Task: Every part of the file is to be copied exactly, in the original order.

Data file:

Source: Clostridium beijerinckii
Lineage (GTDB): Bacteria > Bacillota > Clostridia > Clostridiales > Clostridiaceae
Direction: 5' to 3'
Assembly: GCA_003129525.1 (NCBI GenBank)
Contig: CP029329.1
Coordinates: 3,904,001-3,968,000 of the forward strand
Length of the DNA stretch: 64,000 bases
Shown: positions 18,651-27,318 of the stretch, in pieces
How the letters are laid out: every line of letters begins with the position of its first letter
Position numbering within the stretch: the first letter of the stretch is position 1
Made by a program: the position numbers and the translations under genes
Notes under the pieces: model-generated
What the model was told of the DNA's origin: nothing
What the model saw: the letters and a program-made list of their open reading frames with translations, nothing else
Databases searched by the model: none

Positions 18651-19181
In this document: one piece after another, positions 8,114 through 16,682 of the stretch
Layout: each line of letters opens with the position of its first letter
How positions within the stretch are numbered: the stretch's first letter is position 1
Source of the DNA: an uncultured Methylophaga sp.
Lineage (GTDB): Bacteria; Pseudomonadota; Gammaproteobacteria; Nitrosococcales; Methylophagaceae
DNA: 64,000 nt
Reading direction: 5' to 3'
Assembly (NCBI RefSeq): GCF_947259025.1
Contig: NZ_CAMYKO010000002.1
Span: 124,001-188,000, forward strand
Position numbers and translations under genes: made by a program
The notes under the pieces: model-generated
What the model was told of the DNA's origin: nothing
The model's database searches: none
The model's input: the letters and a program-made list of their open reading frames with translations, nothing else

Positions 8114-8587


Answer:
Source: Clostridium beijerinckii
Lineage (GTDB): Bacteria > Bacillota > Clostridia > Clostridiales > Clostridiaceae
Direction: 5' to 3'
Assembly: GCA_003129525.1 (NCBI GenBank)
Contig: CP029329.1
Coordinates: 3,904,001-3,968,000 of the forward strand
Length of the DNA stretch: 64,000 bases
Shown: positions 18,651-27,318 of the stretch, in pieces
How the letters are laid out: every line of letters begins with the position of its first letter
Position numbering within the stretch: the first letter of the stretch is position 1
Made by a program: the position numbers and the translations under genes
Notes under the pieces: model-generated
What the model was told of the DNA's origin: nothing
What the model saw: the letters and a program-made list of their open reading frames with translations, nothing else
Databases searched by the model: none

Positions 18651-19181
In this document: one piece after another, positions 8,114 through 16,682 of the stretch
Layout: each line of letters opens with the position of its first letter
How positions within the stretch are numbered: the stretch's first letter is position 1
Source of the DNA: an uncultured Methylophaga sp.
Lineage (GTDB): Bacteria; Pseudomonadota; Gammaproteobacteria; Nitrosococcales; Methylophagaceae
DNA: 64,000 nt
Reading direction: 5' to 3'
Assembly (NCBI RefSeq): GCF_947259025.1
Contig: NZ_CAMYKO010000002.1
Span: 124,001-188,000, forward strand
Position numbers and translations under genes: made by a program
The notes under the pieces: model-generated
What the model was told of the DNA's origin: nothing
The model's database searches: none
The model's input: the letters and a program-made list of their open reading frames with translations, nothing else

Positions 8114-8587